Martin and Mikayla Bledsaw have faced several separation periods over the course of their 10-year relationship through college and career paths, including Mikayla’s training for the Army four years ago. But it wasn’t until January that they had to prepare for an entire year apart.
“I had to drop her off at Fort Leavenworth,” Martin said via email. “At that moment the only thought running through my mind when we last hugged and kissed was, ‘Come back safe.’”
Mikayla, a sergeant in the Army National Guard, was set to deploy to the Middle East with the 35th Infantry Division out of Kansas, presenting a new challenge in their relationship.
“To keep me from thinking about how sad I was, I had to remind myself that everyone around me was going through the same thing as well,” Mikayla said. “Since I am a NCO, I needed to be strong and be there for my fellow soldiers. I did not allow myself much time to think about being away from my husband at that point.”
Martin is among more than 130,000, or nearly 35%, of Reserve Component spouses, according to the 2020 Demographics Profile of the Military Community.
Staying strong amid deployment
A few weeks into the deployment, the couple’s schedules are still getting figured out as Mikayla gets settled overseas, but both Martin and Mikayla remind one another how to stay motivated and strong for the year ahead.
“Predictors of Spousal Support for a Member to Stay on Active Duty,” a 2019 survey note from the Office of People Analytics, found that “long deployments and multiple PCS moves are related to decreased spousal support to stay in the military,” but also that social support leads to a spouse being supportive of continued military service.
“Based on these results, spouses who have a connection to the institution, high family functioning and better financial condition have greater odds of support for their service member to stay in the military,” the note stated. “However, when the opposite is true … and there are difficulties with military life (e.g., long deployments and many nights away from home), the odds of spousal support to stay in the military decrease.”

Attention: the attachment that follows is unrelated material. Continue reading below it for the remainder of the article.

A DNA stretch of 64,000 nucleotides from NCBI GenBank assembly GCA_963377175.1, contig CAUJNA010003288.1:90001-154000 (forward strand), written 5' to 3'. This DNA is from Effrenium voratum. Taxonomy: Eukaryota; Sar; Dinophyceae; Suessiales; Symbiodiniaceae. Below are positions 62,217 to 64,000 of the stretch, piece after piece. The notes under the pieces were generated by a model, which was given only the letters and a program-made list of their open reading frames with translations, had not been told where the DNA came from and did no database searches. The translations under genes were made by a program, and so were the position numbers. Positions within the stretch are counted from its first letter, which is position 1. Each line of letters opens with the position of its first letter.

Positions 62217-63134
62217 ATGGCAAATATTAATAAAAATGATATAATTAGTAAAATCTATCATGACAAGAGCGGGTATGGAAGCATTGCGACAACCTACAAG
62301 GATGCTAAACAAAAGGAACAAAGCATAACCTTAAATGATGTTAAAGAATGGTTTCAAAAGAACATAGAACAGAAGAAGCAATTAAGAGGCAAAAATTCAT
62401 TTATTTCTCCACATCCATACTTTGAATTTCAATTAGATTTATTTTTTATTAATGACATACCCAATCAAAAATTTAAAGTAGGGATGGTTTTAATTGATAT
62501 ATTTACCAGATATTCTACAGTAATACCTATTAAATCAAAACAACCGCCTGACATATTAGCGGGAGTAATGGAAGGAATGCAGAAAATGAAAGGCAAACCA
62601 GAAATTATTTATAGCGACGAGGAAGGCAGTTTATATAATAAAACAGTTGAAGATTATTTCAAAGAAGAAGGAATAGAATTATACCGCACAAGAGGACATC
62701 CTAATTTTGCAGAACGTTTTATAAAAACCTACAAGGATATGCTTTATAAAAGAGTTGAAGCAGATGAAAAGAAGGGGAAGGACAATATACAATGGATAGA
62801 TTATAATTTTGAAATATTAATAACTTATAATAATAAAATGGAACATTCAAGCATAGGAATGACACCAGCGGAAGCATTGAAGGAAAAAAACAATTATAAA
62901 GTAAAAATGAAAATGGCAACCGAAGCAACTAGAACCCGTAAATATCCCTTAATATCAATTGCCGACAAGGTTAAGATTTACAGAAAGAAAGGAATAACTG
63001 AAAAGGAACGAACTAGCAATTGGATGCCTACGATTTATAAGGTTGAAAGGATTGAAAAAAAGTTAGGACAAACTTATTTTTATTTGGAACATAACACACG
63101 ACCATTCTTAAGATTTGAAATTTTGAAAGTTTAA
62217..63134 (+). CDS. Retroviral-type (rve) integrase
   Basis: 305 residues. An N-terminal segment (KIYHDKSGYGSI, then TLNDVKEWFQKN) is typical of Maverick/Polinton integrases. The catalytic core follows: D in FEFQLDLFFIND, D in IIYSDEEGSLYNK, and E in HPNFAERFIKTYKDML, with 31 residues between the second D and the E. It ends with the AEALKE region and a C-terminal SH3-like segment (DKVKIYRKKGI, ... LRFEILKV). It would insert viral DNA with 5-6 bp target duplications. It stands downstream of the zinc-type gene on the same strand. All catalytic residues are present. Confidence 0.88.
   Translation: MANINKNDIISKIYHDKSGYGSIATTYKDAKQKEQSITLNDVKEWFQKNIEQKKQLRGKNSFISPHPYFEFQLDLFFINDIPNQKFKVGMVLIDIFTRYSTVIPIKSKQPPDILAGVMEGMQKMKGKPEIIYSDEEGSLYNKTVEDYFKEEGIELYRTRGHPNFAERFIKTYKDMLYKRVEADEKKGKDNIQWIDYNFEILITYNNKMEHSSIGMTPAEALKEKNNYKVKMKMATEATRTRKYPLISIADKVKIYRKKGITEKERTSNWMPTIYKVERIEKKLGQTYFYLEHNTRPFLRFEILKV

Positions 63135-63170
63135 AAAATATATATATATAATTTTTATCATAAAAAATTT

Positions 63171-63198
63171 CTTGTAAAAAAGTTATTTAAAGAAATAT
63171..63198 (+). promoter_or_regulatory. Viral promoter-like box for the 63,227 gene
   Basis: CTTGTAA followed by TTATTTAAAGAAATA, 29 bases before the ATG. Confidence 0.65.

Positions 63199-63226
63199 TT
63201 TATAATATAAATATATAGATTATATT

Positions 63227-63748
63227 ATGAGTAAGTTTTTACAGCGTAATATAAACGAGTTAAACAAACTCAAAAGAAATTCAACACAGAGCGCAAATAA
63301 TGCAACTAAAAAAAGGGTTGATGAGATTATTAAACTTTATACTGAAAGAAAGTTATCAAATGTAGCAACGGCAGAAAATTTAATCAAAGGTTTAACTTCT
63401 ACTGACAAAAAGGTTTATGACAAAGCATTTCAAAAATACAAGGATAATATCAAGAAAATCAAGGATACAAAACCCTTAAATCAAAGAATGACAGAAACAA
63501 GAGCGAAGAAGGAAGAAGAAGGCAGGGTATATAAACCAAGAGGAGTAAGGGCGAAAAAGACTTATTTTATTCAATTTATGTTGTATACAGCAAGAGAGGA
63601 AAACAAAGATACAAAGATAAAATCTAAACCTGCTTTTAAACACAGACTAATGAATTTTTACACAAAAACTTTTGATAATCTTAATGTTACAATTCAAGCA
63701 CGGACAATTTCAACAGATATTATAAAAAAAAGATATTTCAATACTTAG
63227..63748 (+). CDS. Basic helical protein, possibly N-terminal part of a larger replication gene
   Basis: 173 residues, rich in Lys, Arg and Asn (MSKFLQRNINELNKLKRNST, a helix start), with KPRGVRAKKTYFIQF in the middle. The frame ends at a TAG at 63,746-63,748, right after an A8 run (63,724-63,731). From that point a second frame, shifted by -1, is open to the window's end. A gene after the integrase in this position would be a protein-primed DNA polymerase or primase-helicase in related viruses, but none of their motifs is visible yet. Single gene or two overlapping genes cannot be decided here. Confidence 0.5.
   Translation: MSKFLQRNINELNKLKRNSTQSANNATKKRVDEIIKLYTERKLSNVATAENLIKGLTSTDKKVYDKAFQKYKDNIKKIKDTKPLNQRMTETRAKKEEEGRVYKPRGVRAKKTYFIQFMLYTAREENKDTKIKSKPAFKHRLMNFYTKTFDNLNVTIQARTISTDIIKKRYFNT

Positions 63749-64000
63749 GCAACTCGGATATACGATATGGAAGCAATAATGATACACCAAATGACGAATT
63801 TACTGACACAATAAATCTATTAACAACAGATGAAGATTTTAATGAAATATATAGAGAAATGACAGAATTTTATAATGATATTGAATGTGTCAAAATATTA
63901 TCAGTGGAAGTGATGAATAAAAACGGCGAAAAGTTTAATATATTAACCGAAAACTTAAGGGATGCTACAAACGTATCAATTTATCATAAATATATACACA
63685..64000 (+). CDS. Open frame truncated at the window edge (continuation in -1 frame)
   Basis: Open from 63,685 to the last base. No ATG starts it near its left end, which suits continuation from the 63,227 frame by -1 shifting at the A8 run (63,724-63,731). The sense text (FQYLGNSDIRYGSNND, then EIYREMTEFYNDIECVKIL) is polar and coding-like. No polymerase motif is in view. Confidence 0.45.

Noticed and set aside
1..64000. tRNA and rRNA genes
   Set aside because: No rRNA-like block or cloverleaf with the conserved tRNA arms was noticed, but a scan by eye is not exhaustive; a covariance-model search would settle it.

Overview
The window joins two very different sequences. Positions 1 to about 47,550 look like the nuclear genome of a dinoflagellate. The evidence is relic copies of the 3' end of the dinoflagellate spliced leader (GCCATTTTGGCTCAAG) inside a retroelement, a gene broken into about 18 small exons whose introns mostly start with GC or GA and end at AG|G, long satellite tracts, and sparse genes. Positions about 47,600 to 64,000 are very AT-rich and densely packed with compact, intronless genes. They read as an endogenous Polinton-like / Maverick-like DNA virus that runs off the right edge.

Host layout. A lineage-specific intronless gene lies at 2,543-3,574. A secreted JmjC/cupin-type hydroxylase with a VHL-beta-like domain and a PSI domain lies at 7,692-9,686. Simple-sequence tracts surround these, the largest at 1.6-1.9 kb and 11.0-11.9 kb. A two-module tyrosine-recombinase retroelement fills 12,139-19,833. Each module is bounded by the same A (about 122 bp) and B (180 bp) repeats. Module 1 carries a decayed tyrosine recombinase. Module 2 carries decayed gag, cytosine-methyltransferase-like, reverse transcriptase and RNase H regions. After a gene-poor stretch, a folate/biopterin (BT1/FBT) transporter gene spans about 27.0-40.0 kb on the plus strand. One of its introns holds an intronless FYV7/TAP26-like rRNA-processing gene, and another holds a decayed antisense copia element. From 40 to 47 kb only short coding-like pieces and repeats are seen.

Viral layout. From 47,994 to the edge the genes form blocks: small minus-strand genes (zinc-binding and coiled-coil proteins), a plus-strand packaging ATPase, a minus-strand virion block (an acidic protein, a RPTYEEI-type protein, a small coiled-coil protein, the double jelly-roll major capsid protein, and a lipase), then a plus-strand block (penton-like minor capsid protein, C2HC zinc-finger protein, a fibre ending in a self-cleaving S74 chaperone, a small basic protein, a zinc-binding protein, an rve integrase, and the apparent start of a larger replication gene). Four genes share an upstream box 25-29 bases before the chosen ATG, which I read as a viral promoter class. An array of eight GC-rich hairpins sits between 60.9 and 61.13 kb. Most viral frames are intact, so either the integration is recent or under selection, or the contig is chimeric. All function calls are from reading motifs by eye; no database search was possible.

Martin said becoming a recluse during the deployment is not an option and both should find new activities – start a new hobby, workout regimen, watch new shows, try new food. When your soldier returns home, both will have new experiences to share with one another, he said.
‘Distance can’t diminish my love for her’
Communication is critical, according to Mikayla, especially when it comes to keeping loved ones in the loop. She also said to keep in mind what can go wrong at home – not to cause either partner unnecessary stress or worry, but to prevent it.
Both agreed that sending messages to one another, even when they’re not available to talk, is key.
“My husband also sends me pictures and videos of himself with our cats and that always brightens my day,” Mikayla said. “Whenever I miss him, I go back and watch the videos he sends.”
It’s the little things that matter most and will make them stronger in the end.
“We have been through a lot of tough times together,” Martin said. “I don’t know if my love for her will become stronger – it’s as strong as it’s been since the day I told her, ‘I love you.’ Distance can’t diminish my love for her.”
The Bledsaws both are confident in their relationship, Mikayla said.
“I know that my husband is strong and resilient, and I know that he believes me to be the same,” she said. “I think that our love will become stronger from this.”
The time apart also lets them step back and look at the relationship from a new perspective.
“Sometimes when you are around each other all the time, you don’t realize all the little things that your partner does for you,” she said. “When you are away it becomes very clear and makes you appreciate your partner and life more.”